For the disposal association, the trade in waste is essential. Environmentalists criticize environmentally harmful “garbage tourism”.
BERLIN taz | Germany’s rubbish travels the world. Germany exported 25.2 million tons of waste in 2018, as the Federal Association of the German Waste Management, Water and Raw Materials Management (BDE) explains in a current report. Ten percent of this went to Asian customers. The greater part, 89 percent, stayed in Europe, a quarter of which went to the Netherlands, the country with Europe’s largest deep-sea port in Rotterdam.
With a 41 percent share, metals are the most important export goods, plastics only make up 4 percent. “The plastic littering of the world’s oceans is not based on the international trade in waste,” says Peter Kurth, Executive President of the BDE. For Kurth, imports and exports are “indispensable”, otherwise “no circular economy can take place”.
The export contrasts with 21.5 million tons of imported waste, mainly from the Netherlands, Poland and the Czech Republic. Imports are also necessary, not all countries in Europe have a functioning processing industry. Restricting the trade in waste would “do recycling a disservice”, said Kurth.
Thomas Fischer from Deutsche Umwelthilfe (DUH) sees it differently. If the sale of waste to Germany is cheaper for other EU countries than setting up your own processing facility, that is exactly what prevents the development of a circular economy system. “We don’t need waste tourism,” says Fischer, we just keep “the incineration industry alive”. Fischer sees politics as an obligation and calls for the introduction of recycling quotas. There must be economic incentives for correct ecological action.
Small penalties for violations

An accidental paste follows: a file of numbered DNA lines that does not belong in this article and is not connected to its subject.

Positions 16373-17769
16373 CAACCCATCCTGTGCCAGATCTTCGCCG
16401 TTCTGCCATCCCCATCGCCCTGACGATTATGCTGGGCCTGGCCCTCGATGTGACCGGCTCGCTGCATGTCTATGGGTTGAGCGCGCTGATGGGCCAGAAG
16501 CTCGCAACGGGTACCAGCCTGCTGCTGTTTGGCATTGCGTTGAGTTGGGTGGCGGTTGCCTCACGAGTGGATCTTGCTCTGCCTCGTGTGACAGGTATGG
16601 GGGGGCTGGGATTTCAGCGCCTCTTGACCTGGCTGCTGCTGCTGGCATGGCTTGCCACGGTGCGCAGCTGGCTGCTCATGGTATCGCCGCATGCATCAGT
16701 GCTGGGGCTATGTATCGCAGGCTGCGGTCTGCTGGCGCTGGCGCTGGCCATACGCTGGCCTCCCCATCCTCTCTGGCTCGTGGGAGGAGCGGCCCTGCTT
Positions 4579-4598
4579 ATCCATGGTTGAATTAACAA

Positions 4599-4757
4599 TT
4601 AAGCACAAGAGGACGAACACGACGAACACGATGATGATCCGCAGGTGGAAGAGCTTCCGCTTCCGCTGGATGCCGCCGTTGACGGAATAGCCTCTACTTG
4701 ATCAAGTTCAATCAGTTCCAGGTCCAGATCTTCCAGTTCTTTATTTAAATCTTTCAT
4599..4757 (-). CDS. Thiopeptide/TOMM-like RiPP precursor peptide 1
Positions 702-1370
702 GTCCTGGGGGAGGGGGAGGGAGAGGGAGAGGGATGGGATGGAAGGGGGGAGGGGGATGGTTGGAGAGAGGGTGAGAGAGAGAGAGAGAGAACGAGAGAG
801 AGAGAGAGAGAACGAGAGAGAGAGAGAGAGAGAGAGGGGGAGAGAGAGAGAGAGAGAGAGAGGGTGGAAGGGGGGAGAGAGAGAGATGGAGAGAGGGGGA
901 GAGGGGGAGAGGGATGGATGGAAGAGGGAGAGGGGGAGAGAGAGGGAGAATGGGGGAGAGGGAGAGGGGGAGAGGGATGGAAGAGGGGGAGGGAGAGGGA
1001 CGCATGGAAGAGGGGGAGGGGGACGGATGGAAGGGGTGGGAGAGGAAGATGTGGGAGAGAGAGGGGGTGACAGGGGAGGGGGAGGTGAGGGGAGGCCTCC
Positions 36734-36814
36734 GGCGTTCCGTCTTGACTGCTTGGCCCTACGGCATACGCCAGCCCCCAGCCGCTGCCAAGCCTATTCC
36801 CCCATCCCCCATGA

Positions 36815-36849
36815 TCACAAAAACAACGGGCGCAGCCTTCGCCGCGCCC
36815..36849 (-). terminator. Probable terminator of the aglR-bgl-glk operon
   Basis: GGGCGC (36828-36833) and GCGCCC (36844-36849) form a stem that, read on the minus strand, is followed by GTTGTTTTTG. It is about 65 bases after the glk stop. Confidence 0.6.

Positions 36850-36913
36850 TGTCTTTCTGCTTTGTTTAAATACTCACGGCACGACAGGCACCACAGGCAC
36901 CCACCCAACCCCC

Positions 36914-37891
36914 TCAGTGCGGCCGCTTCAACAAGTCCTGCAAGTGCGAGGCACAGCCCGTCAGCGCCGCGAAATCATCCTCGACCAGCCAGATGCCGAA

With the corona crisis, foreign trade activities collapsed worldwide. In March and May, exports of waste plastic were a third below the level of the previous year. As a result, more waste was burned again. That justified overcapacities which, according to Fischer, should be “reduced” long ago. China has been declaring war on the flood of plastic since 2018 and drastically restricting imports; India followed suit at the beginning of the year. The waste streams are now shifting to other countries in Southeast Asia, Malaysia is now the largest buyer country. “Nobody is helped if the garbage caravan moves on,” criticized Fischer from the DUH.
The control of imported goods is the responsibility of the local authorities. If a country agrees to import, it must also show itself responsible for it, says BDE boss Kurth. He welcomed the fact that Asian countries were returning shipments that were criticized. In 2019, Malaysia returned 260 containers of waste, he quotes an Interpol report.
77 containers had to be returned to the USA, 43 to France and 42 to Great Britain. However, Kurth considers the fine of less than 1,000 euros per container to be far too low. Fischer sees the problem in precisely this responsibility of the target countries. The target countries often did not have the political structures to properly check that the processing was carried out correctly.